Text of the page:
Smart beta shouldn’t have to be value-oriented, Surz argues.

Smart beta seems to have lots of fans these days, and the indexing strategy’s detractors are generally less audible.

Not so Ron Surz, a veteran index creator, who is particularly critical of PowerShares’ Fundamental Pure Style (FPS) indexes.

“When you value-tilt a growth index, you just turn it into another value index. That kind of fundamental weighting is, well, stupid,” he tells ThinkAdvisor in a phone interview.

The ThinkAdvisor contributor and president of Orange County, California-based pension consulting firm PPCA finds fault with his cross-county rival Research Affiliates’ propensity to tilt toward small-cap and value stocks.

He admits that weighting has outperformed in the past, but says “it’s not a slam-dunk guarantee of better [future] performance.”

Citing Research Affiliates founder Rob Arnott’s dictum about weighting an index by anything other than price, Surz asks rhetorically:

“So why don’t you weight by earnings growth?”

In other words, smart beta shouldn’t have to be value-oriented, as Arnott’s indexes are, in order to break the link between price and weight to which both indexers object.

And it is PowerShares’ FPS indexes that epitomize to Surz how smart beta flunks the investment IQ test.

“The large-cap growth portfolio is right on top of the large-cap value in terms of its characteristics [i.e., they’re essentially the same],” he says.

“The mid-cap growth portfolio is more defensive than the mid-cap value fund, and it’s the same story with the small-cap growth portfolio, which has a lower P/E than the small-cap value portfolio,” he says.

Smart beta has “made a mush of the growth indexes,” he adds.

The veteran indexer discloses a personal history involving the contrasting approaches he and Arnott take and PowerShares.

“I was actually having conversations with PowerShares seven years ago,” he recalls. “They already had style indexes that were not attracting assets, and they decided they needed to change the game.”

After thoroughly vetting Surz’s indexes, “they went with Arnott, trying to capitalize on smart beta; it was hot. He built it for PowerShares. The bottom line: it’s marketing; it clearly wasn’t thought through,” Surz says, referring to what he views as the lack of differentiation among the style indexes.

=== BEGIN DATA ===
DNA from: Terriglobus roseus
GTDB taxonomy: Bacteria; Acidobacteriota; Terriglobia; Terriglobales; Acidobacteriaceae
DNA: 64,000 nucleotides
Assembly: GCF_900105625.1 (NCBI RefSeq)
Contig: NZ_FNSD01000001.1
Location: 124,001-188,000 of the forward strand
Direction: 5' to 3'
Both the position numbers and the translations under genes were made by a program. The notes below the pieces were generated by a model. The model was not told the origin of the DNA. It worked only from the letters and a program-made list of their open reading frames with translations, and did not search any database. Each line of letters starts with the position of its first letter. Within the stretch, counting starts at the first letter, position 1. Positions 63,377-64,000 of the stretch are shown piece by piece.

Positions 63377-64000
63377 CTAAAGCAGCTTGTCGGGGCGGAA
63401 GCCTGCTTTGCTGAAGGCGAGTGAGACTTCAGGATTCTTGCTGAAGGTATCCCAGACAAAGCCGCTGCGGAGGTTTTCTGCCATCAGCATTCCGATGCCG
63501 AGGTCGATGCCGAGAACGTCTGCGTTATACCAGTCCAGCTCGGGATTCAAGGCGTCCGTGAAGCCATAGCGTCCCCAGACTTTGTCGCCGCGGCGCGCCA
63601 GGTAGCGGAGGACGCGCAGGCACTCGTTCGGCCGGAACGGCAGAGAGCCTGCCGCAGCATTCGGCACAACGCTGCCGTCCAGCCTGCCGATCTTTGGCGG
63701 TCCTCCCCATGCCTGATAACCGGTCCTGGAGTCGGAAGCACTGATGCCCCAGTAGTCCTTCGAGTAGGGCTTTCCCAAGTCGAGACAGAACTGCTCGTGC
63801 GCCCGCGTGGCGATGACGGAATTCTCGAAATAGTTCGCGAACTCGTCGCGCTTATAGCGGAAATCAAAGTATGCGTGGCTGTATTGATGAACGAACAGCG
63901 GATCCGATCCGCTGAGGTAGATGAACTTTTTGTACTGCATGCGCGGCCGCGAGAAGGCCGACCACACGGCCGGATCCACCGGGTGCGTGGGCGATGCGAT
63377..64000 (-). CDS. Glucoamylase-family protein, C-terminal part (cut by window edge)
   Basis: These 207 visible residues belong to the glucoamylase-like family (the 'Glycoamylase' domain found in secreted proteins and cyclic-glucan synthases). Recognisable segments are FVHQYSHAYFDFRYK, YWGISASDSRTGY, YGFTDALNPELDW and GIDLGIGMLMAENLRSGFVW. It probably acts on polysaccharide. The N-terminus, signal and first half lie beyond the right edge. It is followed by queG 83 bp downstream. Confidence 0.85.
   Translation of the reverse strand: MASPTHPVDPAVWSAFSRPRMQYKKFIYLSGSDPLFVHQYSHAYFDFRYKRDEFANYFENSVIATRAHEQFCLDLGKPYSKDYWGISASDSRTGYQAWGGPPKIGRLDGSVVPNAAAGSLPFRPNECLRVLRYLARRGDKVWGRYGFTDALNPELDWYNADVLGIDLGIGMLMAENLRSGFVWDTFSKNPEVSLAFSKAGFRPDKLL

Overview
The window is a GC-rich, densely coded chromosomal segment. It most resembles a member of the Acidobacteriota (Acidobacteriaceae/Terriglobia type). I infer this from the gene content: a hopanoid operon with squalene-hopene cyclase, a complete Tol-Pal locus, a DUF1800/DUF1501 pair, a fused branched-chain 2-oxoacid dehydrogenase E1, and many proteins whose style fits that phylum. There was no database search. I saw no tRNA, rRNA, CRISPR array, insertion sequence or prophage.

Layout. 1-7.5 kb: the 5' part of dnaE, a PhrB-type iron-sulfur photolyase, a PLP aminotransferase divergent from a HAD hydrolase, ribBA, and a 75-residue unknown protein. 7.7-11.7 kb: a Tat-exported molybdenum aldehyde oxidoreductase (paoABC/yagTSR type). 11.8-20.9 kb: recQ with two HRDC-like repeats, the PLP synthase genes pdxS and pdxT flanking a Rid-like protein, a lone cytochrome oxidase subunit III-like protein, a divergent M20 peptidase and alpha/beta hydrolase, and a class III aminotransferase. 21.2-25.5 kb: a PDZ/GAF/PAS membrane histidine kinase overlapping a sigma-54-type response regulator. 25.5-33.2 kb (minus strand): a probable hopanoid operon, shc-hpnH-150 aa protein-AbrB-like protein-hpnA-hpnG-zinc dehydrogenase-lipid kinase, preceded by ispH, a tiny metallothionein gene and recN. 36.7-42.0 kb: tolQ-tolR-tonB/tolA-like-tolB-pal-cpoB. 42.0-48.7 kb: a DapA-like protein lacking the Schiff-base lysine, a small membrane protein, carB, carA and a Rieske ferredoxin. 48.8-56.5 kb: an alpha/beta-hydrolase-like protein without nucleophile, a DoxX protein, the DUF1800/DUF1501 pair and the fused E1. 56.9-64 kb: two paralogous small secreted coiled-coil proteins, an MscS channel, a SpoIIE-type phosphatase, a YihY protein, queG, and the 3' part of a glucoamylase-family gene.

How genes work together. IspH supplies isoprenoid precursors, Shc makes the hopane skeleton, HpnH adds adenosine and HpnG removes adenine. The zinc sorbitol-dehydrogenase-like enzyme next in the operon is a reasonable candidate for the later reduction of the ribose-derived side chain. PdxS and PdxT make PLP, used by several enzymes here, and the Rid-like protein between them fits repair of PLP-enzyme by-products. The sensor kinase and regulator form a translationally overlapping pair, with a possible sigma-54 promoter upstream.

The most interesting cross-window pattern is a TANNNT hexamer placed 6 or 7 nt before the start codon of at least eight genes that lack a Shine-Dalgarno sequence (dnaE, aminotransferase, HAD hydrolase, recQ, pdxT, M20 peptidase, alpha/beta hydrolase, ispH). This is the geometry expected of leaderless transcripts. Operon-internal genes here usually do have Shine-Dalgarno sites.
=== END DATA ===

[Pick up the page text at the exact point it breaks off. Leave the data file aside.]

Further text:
As to his own indexes, the PowerShares exec said “nobody knows about [them]; we can’t sell those.’”

Despite their different approaches, Surz agrees with smart beta’s rejection of the cap-weighted and other conventional indexes such as S&P 500 as not very smart.

A key reason relates to how broad market indexes are used in portfolios by active managers.

“Many people are using the S&P 500 as [the core part of] core-satellite,” Surz says.

“Think for two minutes what that does. The S&P 500 is bringing instant dead weight that that active managers don’t want — you’ve watered down the active growth manager’s portfolio with 200 stocks he doesn’t want to hold. Now you’ve undermined his alpha.

“You’ve lowered your portfolio costs with this low-fee index,” he continues, “but at the end of day, you’re penny wise and pound foolish.”

Surz cites the Russell 1000 indexes as exemplifying the problem.

“Some stocks are growth, no doubt about it; some stocks are value, with high dividends and low P/Es,” he says. “But in between the two extremes there’s a fuzzy area. Out of the Russell index’s 1000 stocks, 330 stocks are both value and growth. They dealt with the stuff in middle by saying it’s fair game for both value and growth.”

S&P’s historical indexes have the same problem, though the index creator has recently sought to rectify it with newer “pure” value and “pure” growth indexes.

“They’re saying ‘we’re gonna throw out the third in middle,’” Surz says. “But now they’ve now discovered they’ve got an Oreo cookie without filling.”

Surz has taken an altogether different approach, offering the creamy filling, a portfolio he calls “Centric,” which he says allows active managers to use an undiluted core portfolio while seeking alpha on their own.

“Subtracting the small and the value — that’s smart because it avoids the [parts] the active managers don’t like. It allows for better completeness. It’s truly a disruptive innovation,” he says of the Centric index he developed in the 1980s.

“You get as much diversification with a spoonful of Centric as with a handful of S&P 500,” he adds.

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